JJ Thames review…August 24, 2016…

JJ THAMES

RAW SUGAR

DECHAMP RECORDS

MALACO MUSIC GROUP

DCH 30003

OH LORD (FEAT. BEN HUNTER AND JOE SEAMONS)–HATTIE PEARL–I’M LEAVIN’–LEFTOVERS–WOMAN SCORNED–ONLY FOOL WAS ME–BAD MAN–HOLD ME–DON’T STOP MY SHINE–DON’T FEEL NOTHIN’–PLAN B (ABORTION BLUES)–RAW SUGAR–WANT TO FALL IN LOVE

JJ Thames is a Detroit native, but she cut her musical teeth down in Jackson, MS, on the “chitlin’ circuit,” with players such as Marvin Sease.  She’s been a  backing vocalist for a very eclectic list of bands, including reggae outfits such as Outlaw Nation and Fishbone, which definitely broadened her horizons, but she’s at her best when she’s belting out classic down-home blues the way they were meant to be sung.  Her latest release for DeChamp Records is “Raw Sugar,” thirteen original cuts done in collaboration with producer and guitarist Eddie Cotton, Jr.

There is so much good music herein, let us get started.  Up first is a beautiful original of JJ’s, and it’s as far from the blues as Sunday morning is from Saturday night.  “Oh Lord, I want you to help me,” features Joe Seamons on acoustic guitar and Ben Hunter on mandolin, and is a strong traditional gospel number.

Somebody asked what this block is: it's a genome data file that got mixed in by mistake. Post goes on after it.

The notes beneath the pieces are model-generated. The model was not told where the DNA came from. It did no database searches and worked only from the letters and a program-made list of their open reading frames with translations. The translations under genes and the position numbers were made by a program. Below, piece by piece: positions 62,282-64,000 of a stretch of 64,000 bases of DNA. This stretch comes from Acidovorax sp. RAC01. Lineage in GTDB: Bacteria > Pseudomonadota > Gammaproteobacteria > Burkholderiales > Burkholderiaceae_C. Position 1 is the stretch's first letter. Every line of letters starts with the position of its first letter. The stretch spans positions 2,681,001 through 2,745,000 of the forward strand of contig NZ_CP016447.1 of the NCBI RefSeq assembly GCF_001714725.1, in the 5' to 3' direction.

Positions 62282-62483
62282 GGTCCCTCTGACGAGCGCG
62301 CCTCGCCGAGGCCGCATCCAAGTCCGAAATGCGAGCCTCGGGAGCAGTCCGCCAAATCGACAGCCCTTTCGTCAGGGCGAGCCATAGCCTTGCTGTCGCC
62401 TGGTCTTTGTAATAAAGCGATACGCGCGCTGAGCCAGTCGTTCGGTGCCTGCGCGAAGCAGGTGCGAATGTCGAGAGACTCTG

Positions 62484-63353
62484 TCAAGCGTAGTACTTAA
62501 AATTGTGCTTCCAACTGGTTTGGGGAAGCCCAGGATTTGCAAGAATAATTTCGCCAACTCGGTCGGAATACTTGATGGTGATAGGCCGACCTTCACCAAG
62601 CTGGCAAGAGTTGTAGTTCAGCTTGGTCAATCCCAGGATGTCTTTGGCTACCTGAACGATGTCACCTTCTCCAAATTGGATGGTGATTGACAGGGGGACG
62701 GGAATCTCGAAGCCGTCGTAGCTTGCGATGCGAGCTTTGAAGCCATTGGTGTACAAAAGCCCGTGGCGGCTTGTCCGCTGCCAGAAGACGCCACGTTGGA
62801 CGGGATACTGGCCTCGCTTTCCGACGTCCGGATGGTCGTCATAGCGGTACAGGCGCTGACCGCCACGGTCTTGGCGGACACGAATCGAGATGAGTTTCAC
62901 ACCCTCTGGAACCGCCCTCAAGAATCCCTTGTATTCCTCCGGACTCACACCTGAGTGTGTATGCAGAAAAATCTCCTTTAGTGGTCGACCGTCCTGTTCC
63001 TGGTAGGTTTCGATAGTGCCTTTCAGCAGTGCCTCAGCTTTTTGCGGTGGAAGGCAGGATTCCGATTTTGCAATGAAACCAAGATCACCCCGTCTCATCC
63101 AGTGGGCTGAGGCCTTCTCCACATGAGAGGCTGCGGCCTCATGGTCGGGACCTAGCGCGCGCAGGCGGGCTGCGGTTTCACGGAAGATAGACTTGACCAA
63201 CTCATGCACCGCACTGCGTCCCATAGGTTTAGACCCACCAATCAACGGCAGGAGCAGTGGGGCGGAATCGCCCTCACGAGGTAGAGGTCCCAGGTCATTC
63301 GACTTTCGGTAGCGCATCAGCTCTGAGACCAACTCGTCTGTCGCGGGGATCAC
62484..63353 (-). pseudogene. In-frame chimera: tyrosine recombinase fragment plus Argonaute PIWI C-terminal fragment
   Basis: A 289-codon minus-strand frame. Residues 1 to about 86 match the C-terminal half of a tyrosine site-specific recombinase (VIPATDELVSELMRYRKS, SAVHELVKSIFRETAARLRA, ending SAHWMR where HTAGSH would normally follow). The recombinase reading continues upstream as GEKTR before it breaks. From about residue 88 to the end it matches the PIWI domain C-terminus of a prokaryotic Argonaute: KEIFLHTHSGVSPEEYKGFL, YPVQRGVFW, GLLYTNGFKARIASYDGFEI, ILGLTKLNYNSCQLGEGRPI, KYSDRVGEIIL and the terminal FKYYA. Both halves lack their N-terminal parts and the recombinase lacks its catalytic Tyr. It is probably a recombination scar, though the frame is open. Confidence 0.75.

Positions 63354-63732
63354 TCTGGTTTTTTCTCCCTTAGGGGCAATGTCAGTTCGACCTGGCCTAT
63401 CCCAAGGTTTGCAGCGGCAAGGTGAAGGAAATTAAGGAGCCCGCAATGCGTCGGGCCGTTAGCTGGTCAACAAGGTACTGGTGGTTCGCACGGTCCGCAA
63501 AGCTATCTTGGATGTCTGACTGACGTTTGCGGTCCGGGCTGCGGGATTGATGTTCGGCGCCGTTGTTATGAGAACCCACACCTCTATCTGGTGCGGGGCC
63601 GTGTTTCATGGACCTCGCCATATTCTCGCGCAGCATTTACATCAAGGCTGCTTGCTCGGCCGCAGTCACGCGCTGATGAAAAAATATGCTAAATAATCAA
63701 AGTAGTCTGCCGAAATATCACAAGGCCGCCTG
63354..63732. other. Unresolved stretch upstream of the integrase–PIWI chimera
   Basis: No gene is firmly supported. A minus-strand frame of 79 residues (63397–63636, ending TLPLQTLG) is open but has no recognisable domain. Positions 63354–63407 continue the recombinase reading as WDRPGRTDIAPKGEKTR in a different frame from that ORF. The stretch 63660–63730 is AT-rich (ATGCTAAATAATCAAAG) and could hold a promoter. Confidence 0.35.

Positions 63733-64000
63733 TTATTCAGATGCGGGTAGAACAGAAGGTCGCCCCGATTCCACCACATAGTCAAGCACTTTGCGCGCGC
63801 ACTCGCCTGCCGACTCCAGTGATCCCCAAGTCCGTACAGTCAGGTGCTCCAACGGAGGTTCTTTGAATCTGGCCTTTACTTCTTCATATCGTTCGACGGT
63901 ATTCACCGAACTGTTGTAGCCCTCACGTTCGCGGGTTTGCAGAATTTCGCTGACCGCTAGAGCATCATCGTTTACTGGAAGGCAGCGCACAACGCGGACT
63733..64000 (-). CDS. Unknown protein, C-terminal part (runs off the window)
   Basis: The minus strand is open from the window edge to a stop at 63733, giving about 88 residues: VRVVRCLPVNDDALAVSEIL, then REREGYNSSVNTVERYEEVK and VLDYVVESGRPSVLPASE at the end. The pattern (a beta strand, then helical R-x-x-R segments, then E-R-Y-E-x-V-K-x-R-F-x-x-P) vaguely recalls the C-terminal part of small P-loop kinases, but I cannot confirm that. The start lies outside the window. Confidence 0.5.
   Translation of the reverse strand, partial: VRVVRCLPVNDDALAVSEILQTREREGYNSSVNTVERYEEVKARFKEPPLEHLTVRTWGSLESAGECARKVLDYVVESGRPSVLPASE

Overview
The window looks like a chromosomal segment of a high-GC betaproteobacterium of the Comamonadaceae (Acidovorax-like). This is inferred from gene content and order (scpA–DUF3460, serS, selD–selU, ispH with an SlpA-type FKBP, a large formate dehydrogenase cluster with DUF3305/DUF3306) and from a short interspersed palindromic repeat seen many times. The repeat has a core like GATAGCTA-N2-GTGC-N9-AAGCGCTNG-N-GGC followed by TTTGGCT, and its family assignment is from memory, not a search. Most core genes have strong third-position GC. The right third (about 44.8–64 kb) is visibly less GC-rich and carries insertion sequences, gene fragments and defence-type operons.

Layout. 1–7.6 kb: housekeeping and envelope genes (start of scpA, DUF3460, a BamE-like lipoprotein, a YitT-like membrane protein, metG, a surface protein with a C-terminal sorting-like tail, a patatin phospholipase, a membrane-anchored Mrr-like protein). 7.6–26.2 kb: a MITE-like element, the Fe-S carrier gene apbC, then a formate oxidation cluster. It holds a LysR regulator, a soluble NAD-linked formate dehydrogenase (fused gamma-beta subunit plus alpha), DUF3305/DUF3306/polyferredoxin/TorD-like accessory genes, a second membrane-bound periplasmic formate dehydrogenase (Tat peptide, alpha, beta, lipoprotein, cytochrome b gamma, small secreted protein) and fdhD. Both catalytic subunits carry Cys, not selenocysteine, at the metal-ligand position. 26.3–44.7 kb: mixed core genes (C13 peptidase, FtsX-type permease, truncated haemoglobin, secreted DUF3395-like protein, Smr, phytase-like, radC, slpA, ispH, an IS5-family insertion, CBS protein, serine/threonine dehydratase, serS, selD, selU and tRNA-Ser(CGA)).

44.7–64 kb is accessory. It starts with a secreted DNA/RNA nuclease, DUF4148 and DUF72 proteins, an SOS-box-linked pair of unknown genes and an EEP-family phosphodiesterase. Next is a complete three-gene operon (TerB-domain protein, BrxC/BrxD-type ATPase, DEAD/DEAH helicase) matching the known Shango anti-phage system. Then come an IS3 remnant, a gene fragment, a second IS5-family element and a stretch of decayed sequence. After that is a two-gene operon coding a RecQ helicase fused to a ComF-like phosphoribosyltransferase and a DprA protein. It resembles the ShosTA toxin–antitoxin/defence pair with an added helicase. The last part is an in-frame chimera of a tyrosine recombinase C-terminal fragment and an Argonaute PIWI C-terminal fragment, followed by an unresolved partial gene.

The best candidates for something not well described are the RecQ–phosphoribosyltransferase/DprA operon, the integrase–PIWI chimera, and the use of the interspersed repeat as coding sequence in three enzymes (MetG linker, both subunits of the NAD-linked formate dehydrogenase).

She changer gears rapidly, with the juke-joint-rockin’ tale of gettin’ rid of a low-down dog, “I’m Leavin’  first thing in the morning!”  Another no-good lover gets his walkin’ papers, feeling the Hell-fired fury of the “Woman Scorned,” only this time, “I’ll take half of your possessions and you can keep your sad goodbyes!”

JJ knows her way around a ballad and a slow-jam, too.  Having no intentions of becoming “the other woman,” she tells it like it is–“I don’t do Leftovers–I want my own!”  “Hold Me” finds her giving her lover yet another chance, while the pain of a broken affair brings her to the stark realization that “The Only Fool Was Me.”  These latter two cuts are fine examples of good, old-school, “torch” songs.

We had two favorites, too.  The moral dilemma following an unplanned pregnancy after the babydaddy bails has JJ torn between doing what her heart tells her, or “signing the dotted line” for “Plan B (Abortion Blues).” And, pounding piano from Darryl Sanford over a frenetic beat pushes the down-home tale of “Hattie Pearl, make the men walk a country mile!”  One cannot listen to this one without making the inevitable comparison to “Miss Annie Mae” Bullock, either!

JJ Thames is another of those dynamite, big-voiced artists who can sing any style asked of her, and sho’ nuff sing it well.  Getcha some “Raw Sugar” and see how sweet the blues can be!!  Until next time…Sheryl and Don Crow, The Nashville Blues Society.

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